I grew up in a family deep-seeded in Pennsylvania Dutch heritage. They expressed this heritage primarily through food. At every holiday event there was something on the table that was a reminder of their culture - Funny Cake, Creamed Cabbage, Ring Bologna, Filling (to name a few). Shoofly Pie was a particular favorite of the family, with its gooey molasses bottom, cakey middle, and light layer of crumb on top.
For year my family has been telling a funny holiday story about me and Shoofly Pie, so I might as well share it with you. I will warn you that my family probably thinks this story is cuter than you, but here it goes. When I was a small child, still in a high chair, my family was gathered around the holiday table, eating and chatting away, while quiet little me ate my dessert - a small piece of Shoofly Pie. When I was finished, I looked around the table and very quietly began asking for "More dirt please?" Dirt, in my two-year-old wisdom, was Shoofly Pie. And of course everyone thought I was so cute that they gave me more pie. The end:)
Yeah its corny, but the name stuck. Until my grandmother passed away, we ate "Dirt" at almost every holiday.
This year I cooked Thanksgiving dinner for my husband and his brother and family. I decided to make Shoofly Pie on my own for the first time. Unfortunately no one knows where to find my grandmother's recipe for the pie, but I found a few ideas on the internet and set about making this family favorite. I was so happy and extremely proud of the end product! After finishing off much of the pie myself, I decided that the strong molasses flavor would make an excellent ice cream flavor. I was right (still pretty wise, huh?). Enjoy!
Shoofly Pie Ice Cream
aka "Dirt" Ice Cream
Ice cream base adapted from recipes in Jeni's Splendid Ice Creams at Home
Makes 1 quart
1/2 cup flour
1/3 cup packed light brown sugar
2 Tablespoons butter
2 cups whole milk
1 Tablespoon plus 1 teaspoon cornstarch
1 1/2 ounces cream cheese, softened
1/4 teaspoon salt
1 1/4 cups heavy cream
1/2 cup packed light brown sugar
1/4 cup blackstrap molasses
Pie crust, pre-baked and broken into small pieces (optional)
Preheat over to 375 degrees F. Prepare crumb topping by combining flour, brown sugar, and butter in a food processor. Pulse until just combined. Spread crumb onto a baking sheet lined with parchment or silicone. Bake for 10 to 12 minutes (or until crumb begins to brown), stirring occasionally. Remove and cool completely.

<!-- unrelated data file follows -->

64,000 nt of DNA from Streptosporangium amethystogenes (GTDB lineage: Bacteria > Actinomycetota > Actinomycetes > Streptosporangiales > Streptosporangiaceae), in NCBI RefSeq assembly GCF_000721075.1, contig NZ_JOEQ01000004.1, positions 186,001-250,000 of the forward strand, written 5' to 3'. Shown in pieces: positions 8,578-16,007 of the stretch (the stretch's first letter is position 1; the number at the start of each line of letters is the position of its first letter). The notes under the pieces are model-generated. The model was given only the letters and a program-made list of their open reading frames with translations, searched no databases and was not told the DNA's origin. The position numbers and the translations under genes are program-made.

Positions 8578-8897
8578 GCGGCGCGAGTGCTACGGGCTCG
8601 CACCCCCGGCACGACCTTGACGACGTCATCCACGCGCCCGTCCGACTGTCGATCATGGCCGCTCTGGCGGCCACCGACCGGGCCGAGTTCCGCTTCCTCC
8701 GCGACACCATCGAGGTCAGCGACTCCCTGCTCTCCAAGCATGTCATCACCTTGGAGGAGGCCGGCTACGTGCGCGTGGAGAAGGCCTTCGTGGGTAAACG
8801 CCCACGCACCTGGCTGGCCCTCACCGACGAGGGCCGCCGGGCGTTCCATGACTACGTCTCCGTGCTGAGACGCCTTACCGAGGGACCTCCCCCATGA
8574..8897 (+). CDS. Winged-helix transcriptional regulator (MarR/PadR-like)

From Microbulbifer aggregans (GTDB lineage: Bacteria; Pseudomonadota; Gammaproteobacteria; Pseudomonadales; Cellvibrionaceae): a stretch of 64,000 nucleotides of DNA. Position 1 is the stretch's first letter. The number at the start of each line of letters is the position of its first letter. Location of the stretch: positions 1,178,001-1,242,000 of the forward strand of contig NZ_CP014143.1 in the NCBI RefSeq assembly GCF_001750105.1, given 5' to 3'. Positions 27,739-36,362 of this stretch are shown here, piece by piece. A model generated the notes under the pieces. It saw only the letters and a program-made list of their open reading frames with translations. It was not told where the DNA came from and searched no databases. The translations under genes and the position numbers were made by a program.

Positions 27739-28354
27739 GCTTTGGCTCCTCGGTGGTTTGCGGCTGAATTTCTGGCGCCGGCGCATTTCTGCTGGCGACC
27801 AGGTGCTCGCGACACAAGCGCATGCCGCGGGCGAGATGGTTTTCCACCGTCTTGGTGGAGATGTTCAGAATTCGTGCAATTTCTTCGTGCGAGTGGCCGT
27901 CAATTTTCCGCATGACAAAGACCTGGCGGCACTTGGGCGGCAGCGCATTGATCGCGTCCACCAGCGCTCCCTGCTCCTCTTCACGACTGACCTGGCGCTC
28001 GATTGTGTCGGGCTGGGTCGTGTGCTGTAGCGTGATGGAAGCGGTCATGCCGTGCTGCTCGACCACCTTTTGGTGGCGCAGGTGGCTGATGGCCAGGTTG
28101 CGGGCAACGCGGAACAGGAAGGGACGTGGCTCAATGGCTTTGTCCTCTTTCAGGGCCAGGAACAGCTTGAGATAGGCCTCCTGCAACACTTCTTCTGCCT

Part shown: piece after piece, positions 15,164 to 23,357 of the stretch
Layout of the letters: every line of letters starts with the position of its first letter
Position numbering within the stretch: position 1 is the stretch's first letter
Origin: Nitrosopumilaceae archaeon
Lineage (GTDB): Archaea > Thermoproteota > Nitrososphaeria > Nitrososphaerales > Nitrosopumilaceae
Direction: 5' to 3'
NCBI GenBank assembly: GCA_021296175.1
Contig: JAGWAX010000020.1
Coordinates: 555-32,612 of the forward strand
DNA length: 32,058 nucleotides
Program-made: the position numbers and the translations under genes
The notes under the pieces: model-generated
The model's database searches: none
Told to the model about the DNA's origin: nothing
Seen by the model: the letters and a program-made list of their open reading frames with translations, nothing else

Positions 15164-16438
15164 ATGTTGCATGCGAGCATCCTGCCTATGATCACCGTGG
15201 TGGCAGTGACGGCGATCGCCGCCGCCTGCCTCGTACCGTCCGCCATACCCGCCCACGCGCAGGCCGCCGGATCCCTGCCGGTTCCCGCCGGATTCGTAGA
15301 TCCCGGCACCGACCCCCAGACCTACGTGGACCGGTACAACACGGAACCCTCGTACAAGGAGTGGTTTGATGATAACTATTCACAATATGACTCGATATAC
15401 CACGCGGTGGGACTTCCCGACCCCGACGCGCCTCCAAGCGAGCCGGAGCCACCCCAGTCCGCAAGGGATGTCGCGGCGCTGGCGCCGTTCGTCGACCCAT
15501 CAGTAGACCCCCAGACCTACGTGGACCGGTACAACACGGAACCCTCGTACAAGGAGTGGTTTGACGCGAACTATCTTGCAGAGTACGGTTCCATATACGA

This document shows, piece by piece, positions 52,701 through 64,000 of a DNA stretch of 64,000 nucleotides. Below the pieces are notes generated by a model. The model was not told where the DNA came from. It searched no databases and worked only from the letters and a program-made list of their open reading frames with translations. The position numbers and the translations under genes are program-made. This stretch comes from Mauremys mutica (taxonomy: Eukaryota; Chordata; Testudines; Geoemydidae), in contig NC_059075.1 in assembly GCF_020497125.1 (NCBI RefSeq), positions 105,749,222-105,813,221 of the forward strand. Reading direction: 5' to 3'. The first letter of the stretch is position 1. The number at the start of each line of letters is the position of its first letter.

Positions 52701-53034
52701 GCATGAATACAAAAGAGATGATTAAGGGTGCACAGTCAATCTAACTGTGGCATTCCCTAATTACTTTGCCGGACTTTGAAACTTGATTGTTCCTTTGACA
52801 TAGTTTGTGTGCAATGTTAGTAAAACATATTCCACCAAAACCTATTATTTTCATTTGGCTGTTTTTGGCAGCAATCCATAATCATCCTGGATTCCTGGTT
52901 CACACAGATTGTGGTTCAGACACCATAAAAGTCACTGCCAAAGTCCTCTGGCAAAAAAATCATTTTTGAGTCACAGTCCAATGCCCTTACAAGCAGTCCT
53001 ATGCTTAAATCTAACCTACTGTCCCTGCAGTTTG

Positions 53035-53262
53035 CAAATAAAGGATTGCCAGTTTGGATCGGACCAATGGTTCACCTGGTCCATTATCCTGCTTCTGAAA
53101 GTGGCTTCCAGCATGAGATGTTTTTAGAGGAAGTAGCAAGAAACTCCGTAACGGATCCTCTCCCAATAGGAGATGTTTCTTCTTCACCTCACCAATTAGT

Fill a large bowl with ice water. In a small bowl, mix 2 Tablespoons of the milk with the cornstarch. In another large bowl, whisk together cream cheese and salt.
Combine the remaining milk with heavy cream, sugar, and molasses in a large saucepan. Bring milk mixture to a boil. Cook over moderate heat until the sugar dissolves, 4 minutes (mixture may curdle due to acidic nature of molasses but will come back together in finished ice cream). Off the heat, gradually whisk in the cornstarch slurry. Return to a boil and cook over moderately high heat until the mixture is slightly thickened, about 1 minute.
Gradually pour the hot milk mixture into the cream cheese. Whisk until smooth. Set the bowl in the ice water bath and let stand, stirring occasionally, until cool, about 20 minutes. Chill the mixture thoroughly (at least 4 hours or overnight).
Once ice cream base is chilled, pour into an ice cream maker and freeze according to the manufacturer’s instructions. Sprinkle a layer of sugar crumb and pie crust pieces (if using) into a plastic container and lightly spoon a layer of ice cream on top. Continue to alternate layers of crumb/pie crust and ice cream until the container is full, topping with a sprinkle of sugar crumb.
Place plastic or parchment over ice cream (to prevent ice crystals) and freeze until firm, at least 4 hours.